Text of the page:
Mississippi this week took over the nation’s highest infection rate after hovering in the top several states for weeks.
Almost all of Mississippi’s daily COVID-19 metrics have improved over recent weeks — but so have other hot-spot states that drove summer surges.
On Tuesday, Mississippi averaged 29 daily new cases per 100,000 people over the last seven days, or about 6,000 weekly cases total. Though both the daily case average and total weekly cases have fallen in recent weeks — daily case counts have dropped by almost half since they peaked almost exactly one month ago — they still top the U.S. per capita. By Thursday, North Dakota overtook Mississippi based on a recent influx of new cases.
Further, Mississippi now sees the nation’s fourth-highest infection rate per capita since the pandemic began, according to national data collected by the COVID Tracking Project. Mississippi has now surpassed states that had early, large surges but have since flattened out, such as New Jersey and New York which held top spots until recently.
Mississippi is now only behind Louisiana, Florida and Arizona for cumulative cases per 100,000 people.
Hospitalizations in particular have seen major improvements over the past weeks, seeing the first steep decline since the pandemic began and hitting their lowest point this week since early July.
Dr. Alan Jones, who oversees University of Mississippi Medical Center’s COVID-19 response, says the lull is welcome, but it’s not enough yet and warns Mississippians and policy makers alike to maintain the progress made.
“What the medical community is holding its breath about is, we are seeing a reprieve, but we have schools re-opening, colleges going back, we have football games starting to take place, we have more travel, people going back to work, Labor Day is coming up,” said Jones, assistant vice chancellor for clinical affairs. “We are all kind of holding our breath. A good two to six weeks after (re-openings), we believe we’ll see those numbers go back up in the wrong direction.”
He says the simple measures that went into place over the past month — masking and reinforced social distancing — are now showing up in lagging indicators, like hospitalizations. But now, more than ever, is the time to stay vigilant, he said.
“If we can have policy makers continue to be resolved in seeing it through to the end — and not say, ‘Well, its been better for two weeks, so we’re going to lift the mask mandate, or we’re going to allow (larger) gatherings.’,” Jones said, hospitalization improvements might prolong. He added he hopes for hospitals’ sake that policy makers continue to be “extra cautious” and “extend those things that are in place where the Band-Aid’s already been ripped off, until we truly are seeing sustainable or lower transmission and we do believe that the pandemic is under control enough where you can begin to relax.”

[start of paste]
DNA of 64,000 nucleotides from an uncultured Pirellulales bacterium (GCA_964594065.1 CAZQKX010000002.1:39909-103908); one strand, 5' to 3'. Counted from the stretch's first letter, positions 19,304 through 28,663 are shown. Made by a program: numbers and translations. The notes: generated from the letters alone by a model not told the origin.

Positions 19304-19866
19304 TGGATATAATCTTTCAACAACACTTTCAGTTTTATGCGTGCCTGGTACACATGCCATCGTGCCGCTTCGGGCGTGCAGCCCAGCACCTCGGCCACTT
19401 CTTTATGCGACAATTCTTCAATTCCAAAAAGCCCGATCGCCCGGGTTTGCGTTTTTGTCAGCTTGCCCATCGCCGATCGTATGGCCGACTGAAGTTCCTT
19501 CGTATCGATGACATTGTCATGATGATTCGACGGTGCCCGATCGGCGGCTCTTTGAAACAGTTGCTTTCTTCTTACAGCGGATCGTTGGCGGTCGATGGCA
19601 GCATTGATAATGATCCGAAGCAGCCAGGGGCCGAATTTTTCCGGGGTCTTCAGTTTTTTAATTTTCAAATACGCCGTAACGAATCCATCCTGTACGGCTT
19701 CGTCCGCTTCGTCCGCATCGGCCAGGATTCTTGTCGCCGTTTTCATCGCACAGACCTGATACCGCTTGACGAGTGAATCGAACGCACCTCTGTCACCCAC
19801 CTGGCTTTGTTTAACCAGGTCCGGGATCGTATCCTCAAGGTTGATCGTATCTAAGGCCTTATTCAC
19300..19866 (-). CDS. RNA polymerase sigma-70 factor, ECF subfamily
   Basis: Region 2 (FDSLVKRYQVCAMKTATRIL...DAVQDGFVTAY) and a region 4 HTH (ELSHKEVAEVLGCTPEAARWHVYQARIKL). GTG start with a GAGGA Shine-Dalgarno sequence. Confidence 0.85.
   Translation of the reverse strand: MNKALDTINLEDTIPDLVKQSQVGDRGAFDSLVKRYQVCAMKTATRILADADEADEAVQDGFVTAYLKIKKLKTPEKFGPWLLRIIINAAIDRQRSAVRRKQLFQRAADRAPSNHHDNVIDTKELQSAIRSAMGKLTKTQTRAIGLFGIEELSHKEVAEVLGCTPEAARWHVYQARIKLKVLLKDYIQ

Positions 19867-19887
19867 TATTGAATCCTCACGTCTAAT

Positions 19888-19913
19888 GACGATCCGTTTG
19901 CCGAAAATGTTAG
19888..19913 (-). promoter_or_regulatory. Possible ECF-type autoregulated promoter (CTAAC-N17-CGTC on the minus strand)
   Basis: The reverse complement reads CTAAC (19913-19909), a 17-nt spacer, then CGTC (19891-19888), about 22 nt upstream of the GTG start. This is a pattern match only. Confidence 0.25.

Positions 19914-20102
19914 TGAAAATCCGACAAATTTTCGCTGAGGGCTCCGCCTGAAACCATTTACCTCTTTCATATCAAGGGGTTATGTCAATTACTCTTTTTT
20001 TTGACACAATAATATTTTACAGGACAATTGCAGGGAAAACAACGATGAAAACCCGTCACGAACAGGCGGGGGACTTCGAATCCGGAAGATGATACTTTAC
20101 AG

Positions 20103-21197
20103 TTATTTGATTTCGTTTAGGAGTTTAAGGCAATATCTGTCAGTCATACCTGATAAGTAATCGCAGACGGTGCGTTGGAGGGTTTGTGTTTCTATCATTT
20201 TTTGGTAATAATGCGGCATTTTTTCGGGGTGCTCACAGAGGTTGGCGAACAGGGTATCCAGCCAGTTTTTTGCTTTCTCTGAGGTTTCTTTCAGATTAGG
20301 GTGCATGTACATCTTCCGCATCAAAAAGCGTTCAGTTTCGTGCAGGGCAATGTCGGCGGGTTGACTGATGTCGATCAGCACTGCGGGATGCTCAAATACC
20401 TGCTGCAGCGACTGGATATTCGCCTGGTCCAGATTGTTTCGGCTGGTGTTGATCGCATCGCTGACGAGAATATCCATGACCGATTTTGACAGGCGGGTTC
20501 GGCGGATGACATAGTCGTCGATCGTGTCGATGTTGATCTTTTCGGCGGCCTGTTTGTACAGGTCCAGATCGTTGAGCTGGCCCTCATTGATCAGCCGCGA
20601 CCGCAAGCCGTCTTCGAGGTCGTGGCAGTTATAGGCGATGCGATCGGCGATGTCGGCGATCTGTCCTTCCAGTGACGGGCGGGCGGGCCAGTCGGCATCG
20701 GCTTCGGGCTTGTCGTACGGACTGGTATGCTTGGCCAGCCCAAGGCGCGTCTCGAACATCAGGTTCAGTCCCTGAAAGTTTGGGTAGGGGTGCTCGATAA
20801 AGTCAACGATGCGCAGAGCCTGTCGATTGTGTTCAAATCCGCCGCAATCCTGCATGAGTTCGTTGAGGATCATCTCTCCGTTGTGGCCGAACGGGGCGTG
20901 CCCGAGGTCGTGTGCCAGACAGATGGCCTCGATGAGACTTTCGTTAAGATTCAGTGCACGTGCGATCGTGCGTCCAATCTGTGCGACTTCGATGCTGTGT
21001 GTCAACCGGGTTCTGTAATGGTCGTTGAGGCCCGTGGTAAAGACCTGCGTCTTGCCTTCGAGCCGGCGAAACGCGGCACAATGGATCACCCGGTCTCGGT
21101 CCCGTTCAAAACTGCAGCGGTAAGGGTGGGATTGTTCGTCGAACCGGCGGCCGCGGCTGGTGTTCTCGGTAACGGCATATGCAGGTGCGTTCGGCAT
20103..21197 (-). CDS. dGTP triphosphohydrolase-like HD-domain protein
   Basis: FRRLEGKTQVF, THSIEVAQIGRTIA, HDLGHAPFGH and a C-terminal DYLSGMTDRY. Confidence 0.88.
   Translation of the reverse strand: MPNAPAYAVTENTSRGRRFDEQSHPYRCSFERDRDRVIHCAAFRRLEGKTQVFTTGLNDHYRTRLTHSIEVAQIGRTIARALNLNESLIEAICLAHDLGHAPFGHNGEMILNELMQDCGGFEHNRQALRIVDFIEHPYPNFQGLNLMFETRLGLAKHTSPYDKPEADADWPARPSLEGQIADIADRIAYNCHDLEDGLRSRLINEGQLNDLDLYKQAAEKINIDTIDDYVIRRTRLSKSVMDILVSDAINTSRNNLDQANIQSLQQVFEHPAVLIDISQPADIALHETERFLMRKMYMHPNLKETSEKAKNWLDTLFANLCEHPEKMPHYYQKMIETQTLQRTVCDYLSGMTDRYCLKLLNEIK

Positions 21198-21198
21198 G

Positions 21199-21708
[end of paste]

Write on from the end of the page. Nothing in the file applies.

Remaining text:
He added: “And then when you do relax things, don’t go from closed down to wide open in matter of days — gradually lead back into things such that you have effective behavior that will be maintained.”
Like hospitalizations, deaths also reflect case trends from previous weeks. Though they’ve declined since peaking late July, Mississippi still has the most new deaths per capita and the eighth-most deaths overall in the U.S.
Despite improvements, hospitalizations are still tight across the state. Last week 15 hospitals had zero ICU space available — meaning, of Mississippi’s hospitals that have ICU beds, 30% were full. Before the pandemic, ICUs across the state averaged about 66% capacity. Three-fourths of all hospitals were above that average as of last week, according to Mississippi Today’s analysis of the state health department’s new hospital capacity tracker, and 84% of all ICU beds were full.
As of last Monday, the 15 hospitals included some of the state’s biggest regional hospitals: Delta Regional in Greenville, Baptist’s locations in both Southaven and Jackson, Forrest General, and UMMC in Jackson, which tends to stay full.
As of Thursday, those regional hospitals were still full or close to it, and across the state 82% of ICU beds were full. Those offering the highest levels of COVID care (16 self-designated hospitals, as Levels 1 and 2) were 88% full.
As for running at sustained full-capacity, Jones says the current reprieve has helped reduce complex COVID care demands and allowed for some future planning. But he doesn’t expect it to linger as he sees schools, colleges and sports resume and new cases slowly start to tick back up.
“It’s human nature when you’re not in the eye of the storm, to lose sight of the fact that there is a storm. Numbers going down, fewer people we know have it, there are decreased hospitalizations — we become lackadaisical about things that resulted in that present reality,” Jones said. “You have people that just don’t even care anymore, I think that’s also just human nature.”
But he adds that complacency with individual behavior will drive the hospital back into critical levels that late July brought, and there’s only so much health care systems can do when people don’t follow guidelines, mandates or learn to “co-exist with the virus,” he says.
“It would be as if you had a MASH (mobile army surgical hospital) unit in a war where all of the soldiers just threw their guns down, didn’t fight back and just got shot. You’re just going to get overwhelmed and your interpretation is going to be, ‘You guys didn’t do what you were supposed to do or needed to do to help us.’ How can you expect us to be able to take up all that slack?” he said. “There’s not enough resources. It requires everybody to do their part. If you look at countries that have managed to control this — every human in various roles has managed to do their part, for the most part.”